Pentagon Assessment On China Raises Fears

The headlines seem to say it all, based on their similarity.  “Pentagon says China military “likely training for strikes” on U.S. targets” – Reuters.  “China is “rapidly” expanding bomber training, probably for U.S. strikes” – The Guardian.  “China “likely” training pilots to target U.S., Pentagon report says” – CNN.

If it were only that simple, and that benign.

The actual assessment runs to 145 pages and is open to the public at the Department of Defense website.

It includes the well-publicized concern about the expansion of the Chinese military and their focus on bombers in particular.  The special section on “Overwater Bomber Operations” discusses how China has been expanding their bomber fleet and that they seem to be training specifically for eventual actions against the U.S. and its allies.

Military action is not the only concern, however.  The Executive Summary alone contains an equally problematic issue.

China’s leaders increasingly seek to leverage China’s growing economic, diplomatic, and military clout to establish regional preeminence and expand the country’s international influence. “One Belt, One Road,” now
renamed the “Belt and Road Initiative” (BRI), is intended to develop strong economic ties with other countries, shape their interests to align with China’s, and deter confrontation or criticism of China’s approach to sensitive issues. Countries participating in BRI could develop economic dependence on Chinese capital, which China could leverage to achieve its interests. For example, in July 2017, Sri Lanka and a Chinese state-owned enterprise (SOE) signed a 99-year lease for Hambantota Port, following similar deals in Piraeus, Greece, and Darwin, Australia.

Military and Security Assessment

Not all threats are military.  The Chinese leader, Xi Jinping, has been on a world tour in recent weeks, visiting countries which have, historically, had few ties to the Communist nation.  The July 20 visit to the UAE, for example, which saw 13 strategic agreements on partnerships and economics. (Gulf News)  Or the follow-up visits to Senegal, Rwanda and South Africa.  (Quartz

Even as we assess China, China watches us.  That is likely why Russia announced, on the eve of the scheduled release of the report, that Xi would be visiting Moscow in September even as Putin had visited Bejing earlier this year. (Reuters)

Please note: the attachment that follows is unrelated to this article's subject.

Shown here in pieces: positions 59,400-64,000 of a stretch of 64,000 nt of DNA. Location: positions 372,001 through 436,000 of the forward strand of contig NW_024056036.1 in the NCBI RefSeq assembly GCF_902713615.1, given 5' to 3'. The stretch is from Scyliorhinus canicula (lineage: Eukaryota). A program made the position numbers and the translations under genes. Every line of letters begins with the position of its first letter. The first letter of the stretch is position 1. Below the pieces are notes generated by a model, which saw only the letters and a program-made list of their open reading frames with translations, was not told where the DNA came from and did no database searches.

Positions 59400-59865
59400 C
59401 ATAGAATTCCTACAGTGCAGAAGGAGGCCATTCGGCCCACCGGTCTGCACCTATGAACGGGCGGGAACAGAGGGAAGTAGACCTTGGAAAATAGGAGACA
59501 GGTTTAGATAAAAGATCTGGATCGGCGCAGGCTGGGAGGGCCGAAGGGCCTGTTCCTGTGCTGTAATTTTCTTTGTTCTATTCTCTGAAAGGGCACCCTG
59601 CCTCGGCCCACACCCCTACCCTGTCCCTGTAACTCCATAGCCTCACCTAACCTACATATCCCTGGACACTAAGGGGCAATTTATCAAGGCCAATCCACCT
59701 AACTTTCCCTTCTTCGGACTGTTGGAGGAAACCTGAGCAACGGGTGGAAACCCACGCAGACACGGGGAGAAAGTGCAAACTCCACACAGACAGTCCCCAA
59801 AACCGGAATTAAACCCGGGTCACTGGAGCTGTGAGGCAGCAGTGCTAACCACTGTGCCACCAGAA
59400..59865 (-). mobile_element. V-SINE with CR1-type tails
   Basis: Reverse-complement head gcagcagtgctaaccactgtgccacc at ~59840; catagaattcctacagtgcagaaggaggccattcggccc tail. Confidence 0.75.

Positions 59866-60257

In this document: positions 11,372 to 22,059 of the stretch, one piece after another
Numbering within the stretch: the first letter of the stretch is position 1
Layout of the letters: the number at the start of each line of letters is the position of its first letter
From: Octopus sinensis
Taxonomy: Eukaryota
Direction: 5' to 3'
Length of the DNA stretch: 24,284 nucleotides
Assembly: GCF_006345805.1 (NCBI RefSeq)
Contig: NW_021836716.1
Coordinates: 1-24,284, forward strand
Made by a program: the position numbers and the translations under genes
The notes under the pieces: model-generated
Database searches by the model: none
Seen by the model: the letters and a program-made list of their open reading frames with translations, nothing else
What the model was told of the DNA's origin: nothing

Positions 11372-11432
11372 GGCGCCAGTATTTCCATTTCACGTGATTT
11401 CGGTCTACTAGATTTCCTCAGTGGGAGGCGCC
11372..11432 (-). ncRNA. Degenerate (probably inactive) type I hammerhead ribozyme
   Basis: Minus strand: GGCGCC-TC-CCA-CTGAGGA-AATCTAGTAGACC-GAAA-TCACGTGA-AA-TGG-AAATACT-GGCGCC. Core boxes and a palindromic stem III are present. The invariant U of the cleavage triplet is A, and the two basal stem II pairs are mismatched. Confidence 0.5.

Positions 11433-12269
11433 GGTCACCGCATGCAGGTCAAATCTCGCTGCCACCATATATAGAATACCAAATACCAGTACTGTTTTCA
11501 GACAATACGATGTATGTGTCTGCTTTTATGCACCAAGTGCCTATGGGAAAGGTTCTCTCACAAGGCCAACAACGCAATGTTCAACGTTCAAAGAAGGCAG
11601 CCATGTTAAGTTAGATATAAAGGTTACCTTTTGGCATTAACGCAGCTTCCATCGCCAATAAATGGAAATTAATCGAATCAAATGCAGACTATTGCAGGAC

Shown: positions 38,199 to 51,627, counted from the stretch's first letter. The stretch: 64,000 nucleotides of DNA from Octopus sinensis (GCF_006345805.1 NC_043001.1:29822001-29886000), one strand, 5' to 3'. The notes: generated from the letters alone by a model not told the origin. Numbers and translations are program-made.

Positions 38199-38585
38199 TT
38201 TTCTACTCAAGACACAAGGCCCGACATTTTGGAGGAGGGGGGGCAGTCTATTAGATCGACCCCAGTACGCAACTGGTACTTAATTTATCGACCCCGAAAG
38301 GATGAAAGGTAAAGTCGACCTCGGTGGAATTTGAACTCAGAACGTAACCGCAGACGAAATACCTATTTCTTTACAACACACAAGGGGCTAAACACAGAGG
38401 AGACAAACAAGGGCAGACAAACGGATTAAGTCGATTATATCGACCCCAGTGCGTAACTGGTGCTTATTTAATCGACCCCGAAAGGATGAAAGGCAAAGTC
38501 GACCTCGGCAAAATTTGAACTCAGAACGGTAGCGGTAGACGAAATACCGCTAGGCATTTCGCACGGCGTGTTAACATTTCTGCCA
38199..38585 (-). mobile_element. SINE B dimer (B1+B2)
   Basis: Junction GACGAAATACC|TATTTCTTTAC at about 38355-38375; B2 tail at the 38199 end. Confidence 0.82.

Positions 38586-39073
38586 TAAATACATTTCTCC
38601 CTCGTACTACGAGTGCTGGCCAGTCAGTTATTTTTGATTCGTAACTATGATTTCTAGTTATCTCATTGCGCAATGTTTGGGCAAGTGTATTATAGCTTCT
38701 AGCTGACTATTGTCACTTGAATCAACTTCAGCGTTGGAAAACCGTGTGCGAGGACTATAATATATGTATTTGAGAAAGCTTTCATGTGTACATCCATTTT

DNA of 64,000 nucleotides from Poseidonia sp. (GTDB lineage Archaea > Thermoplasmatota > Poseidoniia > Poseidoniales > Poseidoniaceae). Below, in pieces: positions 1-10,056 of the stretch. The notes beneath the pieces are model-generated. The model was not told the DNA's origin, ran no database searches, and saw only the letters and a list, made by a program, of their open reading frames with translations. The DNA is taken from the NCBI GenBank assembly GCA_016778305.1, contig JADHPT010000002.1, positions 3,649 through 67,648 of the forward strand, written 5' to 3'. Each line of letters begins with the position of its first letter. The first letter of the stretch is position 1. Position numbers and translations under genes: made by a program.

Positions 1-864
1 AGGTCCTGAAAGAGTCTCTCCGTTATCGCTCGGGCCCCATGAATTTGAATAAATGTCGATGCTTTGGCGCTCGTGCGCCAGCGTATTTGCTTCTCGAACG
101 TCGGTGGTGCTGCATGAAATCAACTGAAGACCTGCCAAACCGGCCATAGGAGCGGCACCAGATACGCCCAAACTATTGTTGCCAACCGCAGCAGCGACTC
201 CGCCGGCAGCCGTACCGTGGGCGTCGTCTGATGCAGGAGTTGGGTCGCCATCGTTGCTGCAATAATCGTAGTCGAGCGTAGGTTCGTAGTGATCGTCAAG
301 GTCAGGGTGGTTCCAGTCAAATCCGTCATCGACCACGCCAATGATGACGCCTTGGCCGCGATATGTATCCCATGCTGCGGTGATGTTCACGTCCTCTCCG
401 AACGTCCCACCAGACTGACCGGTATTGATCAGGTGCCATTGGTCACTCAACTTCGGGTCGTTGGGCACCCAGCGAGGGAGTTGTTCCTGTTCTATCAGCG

During the time that the US is being abusive toward its traditional allies, China is reaching out and forging ties throughout the world.

Other key points from within the assessment include an active modernization in communication and operational independence.  Even as they work to integrate secure lines of data transmission throughout their military, to thus provide battlefield targeting and operational oversight, they are working to ensure that individual battle units are capable of executing complex orders without requiring constant direction from command centers.

Another point is that they are actively pursing a stronger presence in space, as well as in cyberspace.  Space and computer threats are seen as a key portion of the expansion of Chinese power.

It is these threats, and similar ones from Russia, that give the greatest rationale for President Trump’s proposed “Space Force”.  It is undeniable that efforts must be made to keep our satellite transmission capabilities inviolate.  That said, the question must be raised as to the wisdom of spending hundreds of millions to reorganize a number of existing groups under a single banner, rather than simply allocating some of that money, if necessary, to upgrading their capabilities at their current positions.

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About AlienMotives 1992 Articles
Ex-Navy Reactor Operator turned bookseller. Father of an amazing girl and husband to an amazing wife. Tired of willful political blindness, but never tired of politics. Hopeful for the future.